Studio Life Part 2
As I was saying last week. Trying to count back through my studio spaces since my career began, I count to now six including “our” latest one. Of them all, only one was actually purpose-built to be my studio.
That studio was used for over 15 years and is the place I produced most of my work and certainly the most amount in terms of dollars. It also acted as a gallery for several years and did so in good fashion.
My Virginia studio used for a show for my paintings and Linda's fiber art.
During that 15 years or so Linda became quite an artist, even an award-winning one. She works almost 100% in textiles. In fact, she’s done about everything you can do with textiles, but today most of her work is in working with silk. Dying it, sewing it into scarves and even 2-dimensional wall pieces. But she also makes clothing and many other things, some just for fun.
With both of us now “semi” retired, a studio brings a new sense of life. Gone are the days in which a studio must help in making a living. It’s not to say that income will not come into play, but play will come as well if not first. Our new studio is something which also has the job of keeping us youthful and active. It’s a place that must keep us mentally stimulated.
Our studio is now above the garage with great storage!
With our new studio, I think it was important to establish personal working areas for both of us. The reason for this might be broader than you think. Studio space for many serves a function of being a work area, but also a spirit enhancer. Often you will see little odds and ends placed in a studio that are feel-good things. Having your space and your things is very helpful to some. In fact, I’ve written how sometimes when artists are having problems, creative blocks, or unhappy results, that it’s not actually them, it’s their studio space. Now studios don’t fix themselves up. We have to make them into the places they need to be to help us do what we do. Sometimes an artist overlooks this and in the process finds themselves treading water instead of swimming.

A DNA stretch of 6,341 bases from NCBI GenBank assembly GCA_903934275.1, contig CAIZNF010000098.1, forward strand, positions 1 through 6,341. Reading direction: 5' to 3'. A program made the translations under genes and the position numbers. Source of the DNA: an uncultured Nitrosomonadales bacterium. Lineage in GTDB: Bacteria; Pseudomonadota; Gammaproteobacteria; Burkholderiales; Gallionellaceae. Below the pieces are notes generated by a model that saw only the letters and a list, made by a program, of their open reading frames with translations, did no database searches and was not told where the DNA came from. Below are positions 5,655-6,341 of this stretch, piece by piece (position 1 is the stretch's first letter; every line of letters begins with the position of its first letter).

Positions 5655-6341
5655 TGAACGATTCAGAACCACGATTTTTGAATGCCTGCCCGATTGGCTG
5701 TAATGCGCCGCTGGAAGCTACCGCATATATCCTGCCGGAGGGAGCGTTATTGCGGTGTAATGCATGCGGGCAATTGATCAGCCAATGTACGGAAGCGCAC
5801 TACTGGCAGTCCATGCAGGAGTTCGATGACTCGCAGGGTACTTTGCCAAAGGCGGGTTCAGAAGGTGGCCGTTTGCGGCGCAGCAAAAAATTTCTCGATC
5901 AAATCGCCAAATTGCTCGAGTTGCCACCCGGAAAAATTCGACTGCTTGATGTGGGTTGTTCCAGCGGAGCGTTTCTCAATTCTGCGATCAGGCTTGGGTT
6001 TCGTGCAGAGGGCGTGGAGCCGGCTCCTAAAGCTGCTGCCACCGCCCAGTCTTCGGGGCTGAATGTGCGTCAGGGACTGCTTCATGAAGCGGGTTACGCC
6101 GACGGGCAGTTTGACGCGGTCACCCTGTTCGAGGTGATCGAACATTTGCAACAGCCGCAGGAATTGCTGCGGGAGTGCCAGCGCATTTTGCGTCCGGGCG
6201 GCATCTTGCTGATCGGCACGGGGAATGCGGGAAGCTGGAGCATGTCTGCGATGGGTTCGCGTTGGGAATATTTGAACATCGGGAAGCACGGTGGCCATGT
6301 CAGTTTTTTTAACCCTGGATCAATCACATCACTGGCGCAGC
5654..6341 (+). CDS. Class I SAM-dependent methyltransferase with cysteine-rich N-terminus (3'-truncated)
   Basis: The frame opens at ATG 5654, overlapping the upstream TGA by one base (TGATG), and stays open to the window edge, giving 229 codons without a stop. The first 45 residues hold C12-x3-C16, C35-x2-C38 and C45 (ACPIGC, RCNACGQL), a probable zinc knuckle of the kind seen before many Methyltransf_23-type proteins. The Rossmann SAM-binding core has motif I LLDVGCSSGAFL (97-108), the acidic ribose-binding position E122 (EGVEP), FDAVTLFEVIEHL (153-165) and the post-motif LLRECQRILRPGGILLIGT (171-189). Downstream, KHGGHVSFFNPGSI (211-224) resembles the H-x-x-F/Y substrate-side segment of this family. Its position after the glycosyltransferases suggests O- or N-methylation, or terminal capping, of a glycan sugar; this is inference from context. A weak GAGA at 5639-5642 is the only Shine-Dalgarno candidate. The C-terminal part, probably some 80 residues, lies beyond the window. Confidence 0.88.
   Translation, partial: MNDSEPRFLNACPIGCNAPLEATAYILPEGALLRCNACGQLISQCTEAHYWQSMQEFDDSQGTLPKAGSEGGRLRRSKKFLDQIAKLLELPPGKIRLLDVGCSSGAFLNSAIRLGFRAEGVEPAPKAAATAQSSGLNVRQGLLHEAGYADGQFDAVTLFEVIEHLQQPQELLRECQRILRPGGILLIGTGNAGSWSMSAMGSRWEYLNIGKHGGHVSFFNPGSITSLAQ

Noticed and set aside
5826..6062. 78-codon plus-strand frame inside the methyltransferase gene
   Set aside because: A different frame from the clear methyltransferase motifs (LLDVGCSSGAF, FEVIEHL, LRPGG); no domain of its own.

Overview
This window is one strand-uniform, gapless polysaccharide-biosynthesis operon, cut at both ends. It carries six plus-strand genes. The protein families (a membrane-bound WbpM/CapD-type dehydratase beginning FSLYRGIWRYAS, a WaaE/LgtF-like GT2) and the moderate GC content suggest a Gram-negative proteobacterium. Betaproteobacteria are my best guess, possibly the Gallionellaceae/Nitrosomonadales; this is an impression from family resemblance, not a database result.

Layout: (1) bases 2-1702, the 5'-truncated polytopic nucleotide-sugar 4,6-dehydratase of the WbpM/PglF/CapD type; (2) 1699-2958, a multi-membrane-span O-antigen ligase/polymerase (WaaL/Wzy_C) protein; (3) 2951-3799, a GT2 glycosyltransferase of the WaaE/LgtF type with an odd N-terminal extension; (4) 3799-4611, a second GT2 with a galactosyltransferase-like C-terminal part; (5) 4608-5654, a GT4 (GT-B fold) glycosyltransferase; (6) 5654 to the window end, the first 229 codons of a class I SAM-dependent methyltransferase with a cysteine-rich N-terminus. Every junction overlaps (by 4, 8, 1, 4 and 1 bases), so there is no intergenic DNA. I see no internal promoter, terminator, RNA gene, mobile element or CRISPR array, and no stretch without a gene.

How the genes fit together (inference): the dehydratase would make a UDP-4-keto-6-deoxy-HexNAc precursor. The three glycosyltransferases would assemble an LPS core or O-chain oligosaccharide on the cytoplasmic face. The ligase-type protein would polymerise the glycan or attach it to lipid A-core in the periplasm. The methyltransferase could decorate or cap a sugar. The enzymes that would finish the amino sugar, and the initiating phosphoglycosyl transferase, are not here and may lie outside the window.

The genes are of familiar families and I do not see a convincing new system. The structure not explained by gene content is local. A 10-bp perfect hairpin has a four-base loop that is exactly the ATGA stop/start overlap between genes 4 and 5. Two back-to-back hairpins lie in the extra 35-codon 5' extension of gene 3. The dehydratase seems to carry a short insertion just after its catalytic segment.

Looking into the studio with our two work areas.
With this studio, we used it linear depth, (much like a bowling alley), to our advantage. Linda gravitated towards the end where there is a window that she liked. It gave her a birds-eye view of interestingly enough, the bird activity outside. We got her set up first and I took the other end, the entrance end if you will, as I wanted my space to be more flexible. As there are four dormer window areas, these, while offering natural light, also offered some storage area, but we knew way more suitable storage was needed. So we ordered all wood cabinets from Lowe’s which I installed along a 15-foot inset wall area. Now we have a place for everything and everything in its place. It feels good.
We currently have multiple work stations, most of which again are flexible. Linda’s sewing machine area allows for her standard and two other serger and cover-lock machines in one fashion or another. The centrally located work table allows for silk or sewing projects. Folding tables along the wall give greater flex space and then my area allows for my fine-scale model projects, or easel set up for painting. I’ve already done two painting commissions and by the photos, you can’t even tell I’ve done so.
Looking back towards the entrance - it's great space!
Pandora brings music to the room and this space has perhaps provided a closeness with the two of us we have not experienced in the past. We are enjoying creativity in what feels like a whole new way. Life is good! Our creative life, even better!
Live an artful life,
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